Projects & Case Studies

Innovation Hub

The Department of Applied Research, Entrepreneurship and Innovation hosts the Innovation Hub to conduct innovative product, process, and service prototyping and testing that enhances industry competitiveness and boosts regional economic development while serving as an experiential learning and resource hub for our students and the broader community.

Past Projects & Case Studies

Earthmoving Bucket Tooth

Northern College’s Innovation Hub recently completed the 3D print of a bucket tooth for the local Timmins company Bucket Shop. The Bucket Shop repairs and produces cast lip and heal assemblies while also offering industry and businesses innovative designs to improve effectivity. Knowing about the Innovation Hub’s ability to 3D print a variety of items for businesses and industries, the Bucket Shop requested the Innovation’s Hub assistance in printing their prototype. This 3D print project, which was led by the AREI’s research officer, Keith Delaurier, was a prototype intended to showcase the new change of design for earthmoving buckets. The conceptualized prototype greatly improves productivity for industry and businesses throughout the field.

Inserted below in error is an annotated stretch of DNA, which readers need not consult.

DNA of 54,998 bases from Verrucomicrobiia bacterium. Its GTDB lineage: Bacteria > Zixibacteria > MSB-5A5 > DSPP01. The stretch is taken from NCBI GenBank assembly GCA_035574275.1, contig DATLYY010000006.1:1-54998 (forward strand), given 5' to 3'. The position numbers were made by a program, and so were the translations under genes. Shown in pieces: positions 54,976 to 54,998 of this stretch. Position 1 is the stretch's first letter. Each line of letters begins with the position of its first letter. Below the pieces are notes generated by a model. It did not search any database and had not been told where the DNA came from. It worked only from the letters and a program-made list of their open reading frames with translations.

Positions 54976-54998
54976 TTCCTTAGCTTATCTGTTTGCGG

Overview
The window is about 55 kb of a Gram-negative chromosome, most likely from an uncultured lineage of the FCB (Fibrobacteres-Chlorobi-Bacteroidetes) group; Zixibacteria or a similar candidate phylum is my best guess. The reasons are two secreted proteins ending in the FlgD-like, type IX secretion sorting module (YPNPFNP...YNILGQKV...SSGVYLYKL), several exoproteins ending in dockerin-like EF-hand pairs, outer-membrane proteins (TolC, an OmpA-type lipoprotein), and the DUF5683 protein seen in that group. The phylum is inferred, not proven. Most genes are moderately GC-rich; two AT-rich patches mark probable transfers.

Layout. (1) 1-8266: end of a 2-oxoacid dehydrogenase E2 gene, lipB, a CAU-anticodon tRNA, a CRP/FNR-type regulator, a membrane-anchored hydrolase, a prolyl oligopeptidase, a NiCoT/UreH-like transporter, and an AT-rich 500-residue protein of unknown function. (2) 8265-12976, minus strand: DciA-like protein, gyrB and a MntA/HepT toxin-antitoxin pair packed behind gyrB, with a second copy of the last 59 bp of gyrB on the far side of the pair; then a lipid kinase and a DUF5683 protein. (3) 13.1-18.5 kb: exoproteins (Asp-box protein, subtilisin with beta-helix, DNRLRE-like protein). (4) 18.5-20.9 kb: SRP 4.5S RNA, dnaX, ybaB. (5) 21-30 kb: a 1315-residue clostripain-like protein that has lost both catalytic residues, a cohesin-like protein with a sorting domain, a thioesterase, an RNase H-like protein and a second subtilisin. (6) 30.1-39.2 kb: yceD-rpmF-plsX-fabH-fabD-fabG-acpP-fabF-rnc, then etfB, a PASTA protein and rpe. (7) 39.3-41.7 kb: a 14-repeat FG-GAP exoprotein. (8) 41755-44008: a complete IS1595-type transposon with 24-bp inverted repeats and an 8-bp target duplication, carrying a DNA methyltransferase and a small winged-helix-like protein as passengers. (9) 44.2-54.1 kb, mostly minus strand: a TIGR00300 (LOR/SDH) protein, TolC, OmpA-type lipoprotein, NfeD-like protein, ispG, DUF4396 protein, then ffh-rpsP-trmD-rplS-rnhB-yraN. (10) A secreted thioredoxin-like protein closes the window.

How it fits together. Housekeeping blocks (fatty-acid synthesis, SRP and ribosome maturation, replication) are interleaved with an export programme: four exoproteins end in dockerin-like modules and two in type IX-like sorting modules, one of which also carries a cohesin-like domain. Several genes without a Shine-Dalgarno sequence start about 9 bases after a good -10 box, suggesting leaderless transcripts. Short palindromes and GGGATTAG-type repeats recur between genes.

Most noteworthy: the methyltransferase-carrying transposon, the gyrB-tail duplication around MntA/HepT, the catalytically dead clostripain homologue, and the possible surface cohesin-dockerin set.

Based upon a conceptualized model conceived by Metalogenia (MTG), the Innovation Hub printed the model by using Markforged Mark II printer using Precision PLA. This took place in our 3D printing lab, which features numerous 3D printers with varying capabilities. Unlike a steel model, the printed design was advantageous because it offered a genuine presentation of the new model, which could be easily transported to various conferences for showcase. The 3D printed model also easily enables individuals to inspect and handle the prototype. In fact, the Bucket Shop brought the bucket tooth model to the 2022 Central Canada Resource Expo in Thunder Bay as part of the conference’s objective to highlight advancements in resource technologies. The light weight of the prototype enabled easy transportation in flight. Accordingly, this 3D printing capacity at the Innovation Hub is beneficial to all companies and industries across Northern Ontario.

Following the success of the print, the model will go into production for subsequent use for companies and industries that depend upon innovative earthmoving technology, especially as it relates to resource extraction. Accordingly, the Innovation Hub’s contribution supported the Bucket Shop’s invention and encouraged the economic growth across the region. The Bucket Shop was very pleased with the success of the project and the appeal it had to conference attendees. As part of this success, the Bucket Shop and the Innovation Hub will be moving forward on more projects in the future. As part of the Innovation Hub’s ability to provide this support across the Northern Ontario region, the Innovation Hub plans to expand its 3D printing infrastructure to more greatly contribute to communities, businesses, and industries.

Photo of project by the Bucket Shop at the Innovation Hub
Photo of project by the Bucket Shop at the Innovation Hub

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